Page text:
The Lowdown: The past is a funny and fickle thing. Even as it shrinks to the size of a speck in the rearview mirror, its contours shift and its lessons zoom into razor-sharp focus. Such is the experience of listening to Twin Fantasy (Face to Face), a sprawling, loosely conceptual rock album that reimagines an earlier effort Car Seat Headrest’s Will Toledo recorded at 19 on a cheap laptop. Some fans may be dismayed that Toledo chose to follow up 2016’s Teens of Denial by looking backward to his teenage years, but the new Twin Fantasy justifies its existence by being light years ahead of the old.
The Good: The first of the album’s two centerpieces, “Beach Life-in-Death”, finds the young songwriter grappling with a queer identity amidst a loose, three-part structure that provides just enough support to withstand a storm of guitar solos, quasi-spoken monologues, and verses collapsing into bridges collapsing into codas. It’s a breathtaking composition that demands multiple listens and rewards each in turn.
The Bad: Twin Fantasy’s other giant pillar, the 16-minute “Famous Prophets (Stars)”, never catches in quite the same way. Still, it’s worth sticking around for the piano-led melody that carries the song’s back half, and it’s hard to blame Toledo for stretching out and seeing if he can touch the sun.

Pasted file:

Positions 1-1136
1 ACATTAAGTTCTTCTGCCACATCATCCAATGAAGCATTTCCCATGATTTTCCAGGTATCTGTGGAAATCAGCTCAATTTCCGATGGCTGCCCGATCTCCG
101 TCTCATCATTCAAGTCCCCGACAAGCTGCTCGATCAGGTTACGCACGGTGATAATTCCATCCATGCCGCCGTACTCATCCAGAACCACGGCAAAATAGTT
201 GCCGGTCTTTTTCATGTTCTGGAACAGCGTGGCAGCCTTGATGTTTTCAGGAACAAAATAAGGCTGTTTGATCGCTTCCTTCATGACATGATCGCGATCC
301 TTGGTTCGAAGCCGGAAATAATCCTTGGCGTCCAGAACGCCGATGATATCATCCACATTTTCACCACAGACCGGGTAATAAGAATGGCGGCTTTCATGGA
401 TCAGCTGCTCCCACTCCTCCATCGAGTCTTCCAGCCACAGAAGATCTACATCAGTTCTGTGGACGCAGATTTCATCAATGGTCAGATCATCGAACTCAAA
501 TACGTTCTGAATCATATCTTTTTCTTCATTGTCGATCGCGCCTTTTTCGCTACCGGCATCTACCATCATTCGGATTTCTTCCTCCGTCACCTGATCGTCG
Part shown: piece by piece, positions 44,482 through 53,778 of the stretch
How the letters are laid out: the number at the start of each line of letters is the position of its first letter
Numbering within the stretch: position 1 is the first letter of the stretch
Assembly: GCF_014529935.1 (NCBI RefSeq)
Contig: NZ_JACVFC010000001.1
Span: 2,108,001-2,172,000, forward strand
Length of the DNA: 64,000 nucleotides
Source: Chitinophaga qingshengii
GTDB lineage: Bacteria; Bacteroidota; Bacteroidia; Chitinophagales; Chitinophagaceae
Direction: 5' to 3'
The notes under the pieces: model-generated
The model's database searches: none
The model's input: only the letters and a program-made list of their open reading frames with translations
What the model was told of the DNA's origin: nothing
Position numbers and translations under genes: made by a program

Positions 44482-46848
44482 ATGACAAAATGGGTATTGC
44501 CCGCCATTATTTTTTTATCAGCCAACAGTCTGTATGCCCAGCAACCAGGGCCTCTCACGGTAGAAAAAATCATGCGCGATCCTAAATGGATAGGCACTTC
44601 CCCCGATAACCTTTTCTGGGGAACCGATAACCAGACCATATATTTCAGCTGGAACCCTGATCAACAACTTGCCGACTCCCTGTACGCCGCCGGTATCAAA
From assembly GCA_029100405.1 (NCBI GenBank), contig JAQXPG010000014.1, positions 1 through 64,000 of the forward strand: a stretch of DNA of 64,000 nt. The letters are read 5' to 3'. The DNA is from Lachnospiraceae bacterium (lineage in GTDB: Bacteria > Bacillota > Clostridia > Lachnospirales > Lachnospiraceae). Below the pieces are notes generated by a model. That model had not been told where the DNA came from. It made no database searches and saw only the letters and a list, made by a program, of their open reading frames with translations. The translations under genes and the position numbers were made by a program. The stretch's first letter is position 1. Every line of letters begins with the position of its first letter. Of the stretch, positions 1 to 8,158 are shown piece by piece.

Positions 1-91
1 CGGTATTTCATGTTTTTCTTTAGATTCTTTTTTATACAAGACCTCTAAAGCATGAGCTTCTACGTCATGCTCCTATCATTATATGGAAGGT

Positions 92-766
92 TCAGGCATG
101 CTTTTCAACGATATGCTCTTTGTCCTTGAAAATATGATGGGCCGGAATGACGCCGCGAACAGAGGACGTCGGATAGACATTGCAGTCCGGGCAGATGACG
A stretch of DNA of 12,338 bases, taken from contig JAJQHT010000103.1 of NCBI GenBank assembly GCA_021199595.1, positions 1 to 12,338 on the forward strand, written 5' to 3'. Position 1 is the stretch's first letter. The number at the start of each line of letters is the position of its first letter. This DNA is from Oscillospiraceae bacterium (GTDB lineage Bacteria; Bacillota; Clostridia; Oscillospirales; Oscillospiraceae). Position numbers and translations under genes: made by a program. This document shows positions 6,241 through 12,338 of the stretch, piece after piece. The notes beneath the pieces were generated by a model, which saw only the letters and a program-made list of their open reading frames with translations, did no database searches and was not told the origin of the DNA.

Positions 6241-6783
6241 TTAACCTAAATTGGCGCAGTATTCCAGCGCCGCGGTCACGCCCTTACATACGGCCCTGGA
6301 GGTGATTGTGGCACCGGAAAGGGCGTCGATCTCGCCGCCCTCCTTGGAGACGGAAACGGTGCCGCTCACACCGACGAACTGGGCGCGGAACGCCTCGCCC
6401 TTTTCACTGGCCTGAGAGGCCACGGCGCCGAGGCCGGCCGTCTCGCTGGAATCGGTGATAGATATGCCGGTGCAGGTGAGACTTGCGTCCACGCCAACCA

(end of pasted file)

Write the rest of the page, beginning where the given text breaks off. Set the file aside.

The Verdict: Rock music has a bad habit of looking backwards, and the same can be said of Car Seat Headrest’s Twin Fantasy. But this album flips that rearview gaze on its head, suggesting that the past may well contain new and exciting paths forward. It’s a neat inversion that yields some of the most thrillingly ambitious indie rock compositions of this decade, though one that occasionally exhausts the listener into submission.
Essential Tracks: “Beach Life-in-Death”, “Nervous Young Inhumans”, and “Cute Thing”